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Intel Corporation (INTC), QUALCOMM, Inc. (QCOM): Should You Take This Company’s Words With A Pinch Of Salt?

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For any company, merely possessing the best of technology required to deliver the latest products is not enough until and unless you have takers for those products. As things stand at present, that’s something which is certainly applicable to chip behemoth Intel Corporation (NASDAQ:INTC), as the company is still swimming against the tide in a world that is witnessing a rapid decline of personal computers. As pc shipments continue to move southward for the fifth consecutive quarter, Intel Corporation (NASDAQ:INTC) finds itself way behind with regard to adoption of its processors in mobile devices such as smartphones and tablets.

Intel Corporation (NASDAQ:INTC)

The fact that Intel Corporation (NASDAQ:INTC)’s third quarter revenue projections have stayed behind analyst estimates and that too after four rounds of consecutive quarterly sales declines is certainly a firm indicator of bad times that will continue to plague the company for quite some time to come. And even though competitors such as QUALCOMM, Inc. (NASDAQ:QCOM) and its licensor ARM Holdings plc (ADR) (NASDAQ:ARMH) do have their own share of problems, this ensures that their dominance in the realm of chips for mobile devices is unlikely to be challenged in the near term.

Perplexing but sad

The sad thing about the whole scenario is that Intel Corporation (NASDAQ:INTC) remains unsuccessful in the chips for mobile devices arena, despite having massive advantages over its relatively smaller competitors. This is because it is probably the only chip manufacturing company in the entire planet that has its own production factories, or ‘foundries’ as they are known as in tech parlance. And it’s also way more cash-rich than competitors such as QUALCOMM, Inc. (NASDAQ:QCOM) and NVIDIA Corporation (NASDAQ:NVDA) who incidentally, have to depend on third-party chip manufacturers such as Taiwan Semiconductor Mfg. Co. Ltd. (ADR) (NYSE:TSM) (TSMC) to fulfill their order-based requirements. At the same time, companies such as Taiwan Semiconductor Mfg. Co. Ltd. (ADR) (NYSE:TSM) are no match for Intel Corporation (NASDAQ:INTC), with relation to the latter’s ability to incorporate the latest nanometer technology on its production lines. But, as I said, the problem is that Intel Corporation (NASDAQ:INTC) has few takers for its advanced chip products.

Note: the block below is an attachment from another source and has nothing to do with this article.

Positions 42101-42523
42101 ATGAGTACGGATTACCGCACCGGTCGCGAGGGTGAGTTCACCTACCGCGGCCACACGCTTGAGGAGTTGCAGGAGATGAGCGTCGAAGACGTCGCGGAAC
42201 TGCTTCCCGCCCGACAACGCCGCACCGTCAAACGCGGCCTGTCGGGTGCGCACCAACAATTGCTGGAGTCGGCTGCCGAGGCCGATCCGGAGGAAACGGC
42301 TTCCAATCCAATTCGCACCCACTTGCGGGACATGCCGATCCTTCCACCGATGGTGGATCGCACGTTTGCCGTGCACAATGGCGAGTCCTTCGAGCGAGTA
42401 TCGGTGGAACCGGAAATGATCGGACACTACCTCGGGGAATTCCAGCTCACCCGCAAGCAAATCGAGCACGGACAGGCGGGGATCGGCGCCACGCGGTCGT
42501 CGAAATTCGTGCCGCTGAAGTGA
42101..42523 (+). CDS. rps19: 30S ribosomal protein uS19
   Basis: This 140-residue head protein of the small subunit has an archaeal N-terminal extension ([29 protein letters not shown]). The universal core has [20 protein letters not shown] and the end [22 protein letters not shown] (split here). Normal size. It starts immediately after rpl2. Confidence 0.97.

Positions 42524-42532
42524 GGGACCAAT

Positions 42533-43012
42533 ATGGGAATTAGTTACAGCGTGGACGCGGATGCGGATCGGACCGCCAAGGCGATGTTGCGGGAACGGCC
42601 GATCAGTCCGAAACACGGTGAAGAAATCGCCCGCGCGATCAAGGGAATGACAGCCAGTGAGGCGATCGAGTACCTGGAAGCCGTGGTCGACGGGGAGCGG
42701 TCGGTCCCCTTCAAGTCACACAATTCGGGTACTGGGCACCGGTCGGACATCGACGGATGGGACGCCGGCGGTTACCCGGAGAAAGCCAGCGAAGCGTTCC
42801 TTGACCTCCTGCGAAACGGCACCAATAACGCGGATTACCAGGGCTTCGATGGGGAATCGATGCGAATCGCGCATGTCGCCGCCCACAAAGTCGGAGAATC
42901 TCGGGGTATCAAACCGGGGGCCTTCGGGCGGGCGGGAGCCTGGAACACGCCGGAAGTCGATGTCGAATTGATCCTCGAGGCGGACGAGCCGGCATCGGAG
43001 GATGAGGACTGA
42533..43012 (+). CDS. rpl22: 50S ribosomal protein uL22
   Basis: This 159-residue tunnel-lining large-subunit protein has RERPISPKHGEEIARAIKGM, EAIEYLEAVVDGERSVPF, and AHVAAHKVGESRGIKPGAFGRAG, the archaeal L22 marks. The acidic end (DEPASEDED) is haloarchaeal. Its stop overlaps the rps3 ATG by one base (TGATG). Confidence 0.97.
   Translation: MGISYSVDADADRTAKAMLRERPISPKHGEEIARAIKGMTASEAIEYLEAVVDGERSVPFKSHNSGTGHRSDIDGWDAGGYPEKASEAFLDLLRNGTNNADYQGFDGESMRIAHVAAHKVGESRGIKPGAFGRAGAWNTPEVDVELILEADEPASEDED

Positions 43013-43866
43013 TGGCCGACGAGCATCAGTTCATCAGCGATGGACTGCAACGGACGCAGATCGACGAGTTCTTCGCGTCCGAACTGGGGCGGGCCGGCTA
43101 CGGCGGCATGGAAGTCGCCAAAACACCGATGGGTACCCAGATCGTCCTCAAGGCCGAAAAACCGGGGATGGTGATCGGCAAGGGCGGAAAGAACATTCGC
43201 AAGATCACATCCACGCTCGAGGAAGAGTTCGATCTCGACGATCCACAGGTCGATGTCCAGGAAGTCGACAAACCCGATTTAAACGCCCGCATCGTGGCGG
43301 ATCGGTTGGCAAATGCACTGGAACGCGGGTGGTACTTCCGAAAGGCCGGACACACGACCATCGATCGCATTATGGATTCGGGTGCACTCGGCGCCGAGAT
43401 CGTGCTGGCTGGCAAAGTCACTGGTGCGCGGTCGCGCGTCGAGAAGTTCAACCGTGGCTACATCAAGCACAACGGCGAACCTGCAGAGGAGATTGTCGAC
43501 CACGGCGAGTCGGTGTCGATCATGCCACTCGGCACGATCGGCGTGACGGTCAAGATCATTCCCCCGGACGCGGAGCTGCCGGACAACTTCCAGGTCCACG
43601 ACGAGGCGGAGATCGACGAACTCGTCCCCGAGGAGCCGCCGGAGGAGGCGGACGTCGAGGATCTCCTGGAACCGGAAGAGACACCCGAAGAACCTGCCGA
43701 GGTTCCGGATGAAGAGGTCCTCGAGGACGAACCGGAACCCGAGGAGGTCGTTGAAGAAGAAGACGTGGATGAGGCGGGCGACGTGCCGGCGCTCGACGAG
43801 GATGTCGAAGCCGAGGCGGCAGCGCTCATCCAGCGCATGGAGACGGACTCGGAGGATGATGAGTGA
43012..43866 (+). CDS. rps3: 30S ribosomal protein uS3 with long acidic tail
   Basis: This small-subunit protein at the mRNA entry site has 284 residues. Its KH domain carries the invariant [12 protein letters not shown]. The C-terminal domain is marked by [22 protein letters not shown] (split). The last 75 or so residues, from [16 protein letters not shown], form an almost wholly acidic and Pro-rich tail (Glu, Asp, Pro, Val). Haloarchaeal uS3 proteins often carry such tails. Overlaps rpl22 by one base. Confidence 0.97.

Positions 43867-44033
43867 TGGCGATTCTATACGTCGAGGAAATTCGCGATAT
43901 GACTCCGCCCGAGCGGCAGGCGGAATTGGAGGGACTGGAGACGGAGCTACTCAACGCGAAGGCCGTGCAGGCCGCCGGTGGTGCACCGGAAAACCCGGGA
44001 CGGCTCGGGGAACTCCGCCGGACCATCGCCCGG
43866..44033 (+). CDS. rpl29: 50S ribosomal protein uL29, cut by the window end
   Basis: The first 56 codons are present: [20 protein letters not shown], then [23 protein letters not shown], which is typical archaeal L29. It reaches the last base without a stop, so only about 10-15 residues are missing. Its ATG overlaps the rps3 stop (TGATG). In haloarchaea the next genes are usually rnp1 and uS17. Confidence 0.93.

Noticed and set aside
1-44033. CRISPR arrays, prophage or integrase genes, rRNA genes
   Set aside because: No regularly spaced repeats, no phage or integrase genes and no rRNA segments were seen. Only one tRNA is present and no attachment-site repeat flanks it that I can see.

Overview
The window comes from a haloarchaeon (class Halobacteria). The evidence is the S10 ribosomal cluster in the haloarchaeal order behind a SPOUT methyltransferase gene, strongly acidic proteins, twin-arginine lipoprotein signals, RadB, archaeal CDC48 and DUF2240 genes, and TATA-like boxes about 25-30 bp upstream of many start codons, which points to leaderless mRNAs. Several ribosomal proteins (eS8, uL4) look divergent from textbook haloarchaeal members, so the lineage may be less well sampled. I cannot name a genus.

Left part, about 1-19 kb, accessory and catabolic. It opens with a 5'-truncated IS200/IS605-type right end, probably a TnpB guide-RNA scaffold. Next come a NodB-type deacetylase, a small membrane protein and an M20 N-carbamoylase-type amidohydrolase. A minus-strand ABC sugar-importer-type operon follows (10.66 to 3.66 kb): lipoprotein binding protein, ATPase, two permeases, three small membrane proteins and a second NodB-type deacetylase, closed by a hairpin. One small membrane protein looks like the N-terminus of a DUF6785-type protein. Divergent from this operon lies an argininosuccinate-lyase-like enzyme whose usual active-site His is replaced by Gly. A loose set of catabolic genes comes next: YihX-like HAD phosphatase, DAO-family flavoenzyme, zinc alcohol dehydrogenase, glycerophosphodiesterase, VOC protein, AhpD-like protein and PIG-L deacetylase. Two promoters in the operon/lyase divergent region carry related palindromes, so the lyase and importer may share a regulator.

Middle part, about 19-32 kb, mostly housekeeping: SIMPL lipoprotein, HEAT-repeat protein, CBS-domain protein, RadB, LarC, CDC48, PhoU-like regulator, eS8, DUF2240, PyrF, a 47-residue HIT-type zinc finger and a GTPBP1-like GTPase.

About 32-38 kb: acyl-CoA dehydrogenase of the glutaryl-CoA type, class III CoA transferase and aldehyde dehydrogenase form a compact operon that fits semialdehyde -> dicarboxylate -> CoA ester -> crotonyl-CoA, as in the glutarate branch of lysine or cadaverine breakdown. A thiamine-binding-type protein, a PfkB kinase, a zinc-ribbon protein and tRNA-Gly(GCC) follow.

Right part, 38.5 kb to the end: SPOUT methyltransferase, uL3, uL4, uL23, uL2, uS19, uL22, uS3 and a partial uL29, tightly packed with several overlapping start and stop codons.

That’s something which again forces us to think about the possibility of a large part of Intel’s production capacity lying idle. While management vehemently denies this and claims that utilization levels continue to be ‘healthy’ without divulging further details, people like me continue to have their reservations.

A lot of good stuff as well

As is evident from my previous article, it’s not as if I’m completely bearish on Intel and have given up all hopes about the company’s revival. In fact, I continue to think that two of the best things to have happened to Intel in recent times comprise its ‘Atom’ line of chips and its new CEO, Brian Krzanich, who has displayed a new degree of transparency and openness in attitude, all of which should be heartening for Intel loyalists. For instance, under his leadership, Intel’s management has scaled down its future plans for massive investment into plants and equipment by a substantial $1 billion, bringing it down to around $11 billion. While that’s certainly discouraging in some respects, it’s also a much-needed realistic stance given as things stand at the moment.

At the same time, the Atom design variations have helped the company to shed its perceived ‘high performance at the cost of high power’ image, a thing which should go down well with mobile device manufacturers and wireless providers, both of which comprise it’s priority target segments.

It’s a chip story

Intel’s entire line up of chips or processors can be broadly categorized into the Core range meant for personal computing devices and the Atom range focusing on mobile devices such as handsets and tablets. While Core processors have much higher profit margins, their demand has dropped sharply in sync with the sinking fortunes of the pc industry.

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